I'm basically doing exactly what you're doing, and at least I get to call myself an attorney. I mean, I get to go to court, too, but I basically just sit and watch.
How are they forced to call you a law clerk?
Probably because giving me that title sets me at a specific salary/pay scale etc...
Are you doing attorney work? Are you are licensed attorney? If you so you are an attorney no matter what your employers organizational chart says.
Or are you doing like paralegal work or something?
I am a licensed attorney. I'm doing attorney work- the section I'm at actually has paralegals so I'm not required to take on any "paralegal responsibilities"- but, as a law clerk, I can't represent myself as an attorney for the U.S. So, for example- if I draft anything in writing, I can't just send it out- an attorney has to sign off on it.
These law clerk positions are fairly common in the federal government and most of them require a J.D., some even requiring a bar license.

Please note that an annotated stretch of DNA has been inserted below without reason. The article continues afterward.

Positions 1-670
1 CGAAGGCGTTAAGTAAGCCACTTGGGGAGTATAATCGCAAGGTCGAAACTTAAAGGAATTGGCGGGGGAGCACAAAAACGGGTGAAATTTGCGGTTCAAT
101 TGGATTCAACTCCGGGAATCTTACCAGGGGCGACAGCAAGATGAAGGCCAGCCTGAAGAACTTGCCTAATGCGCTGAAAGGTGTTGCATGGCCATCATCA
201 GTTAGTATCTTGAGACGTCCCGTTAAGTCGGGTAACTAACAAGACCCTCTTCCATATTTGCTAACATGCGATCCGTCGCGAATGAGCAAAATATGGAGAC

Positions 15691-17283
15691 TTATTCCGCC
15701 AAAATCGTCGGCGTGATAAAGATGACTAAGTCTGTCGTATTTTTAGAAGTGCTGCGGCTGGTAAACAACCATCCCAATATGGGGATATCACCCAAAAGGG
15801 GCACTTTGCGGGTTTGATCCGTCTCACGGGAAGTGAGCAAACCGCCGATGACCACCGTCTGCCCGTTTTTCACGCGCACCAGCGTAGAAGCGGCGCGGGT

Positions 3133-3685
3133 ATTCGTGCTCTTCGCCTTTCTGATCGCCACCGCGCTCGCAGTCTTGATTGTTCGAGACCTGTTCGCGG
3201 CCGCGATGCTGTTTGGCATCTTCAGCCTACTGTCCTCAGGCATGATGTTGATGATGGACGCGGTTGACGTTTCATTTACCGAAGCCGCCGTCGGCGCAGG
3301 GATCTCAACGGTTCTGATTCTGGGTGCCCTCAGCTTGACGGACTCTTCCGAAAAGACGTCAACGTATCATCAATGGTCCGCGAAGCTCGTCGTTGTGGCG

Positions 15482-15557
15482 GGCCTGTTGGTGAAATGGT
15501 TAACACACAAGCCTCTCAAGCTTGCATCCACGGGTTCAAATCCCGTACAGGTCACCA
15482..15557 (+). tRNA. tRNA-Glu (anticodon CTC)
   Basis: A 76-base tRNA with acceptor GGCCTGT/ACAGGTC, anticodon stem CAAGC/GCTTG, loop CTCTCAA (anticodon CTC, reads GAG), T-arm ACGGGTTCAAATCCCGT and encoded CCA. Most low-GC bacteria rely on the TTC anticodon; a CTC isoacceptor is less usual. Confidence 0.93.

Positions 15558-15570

I think you're right about me being an attorney regardless of the organizational chart, but the problem is that I'm not sure employers I'm applying to see it that way. Every job out there requires "3-4 years of litigation experience"- at this point, I'm at "2 years," but, again, because I don't hold an attorney position here, I'm not able to do certain parts of the litigation process (e.g. actually conducting a trial in court, etc...).
Have you applied to any attorney positions?
I have. Tough job market
. I'm also living in a high cost city and the current job, even though it's a law clerk position, pays very well, much higher than most small firms and many of the mid-size firms.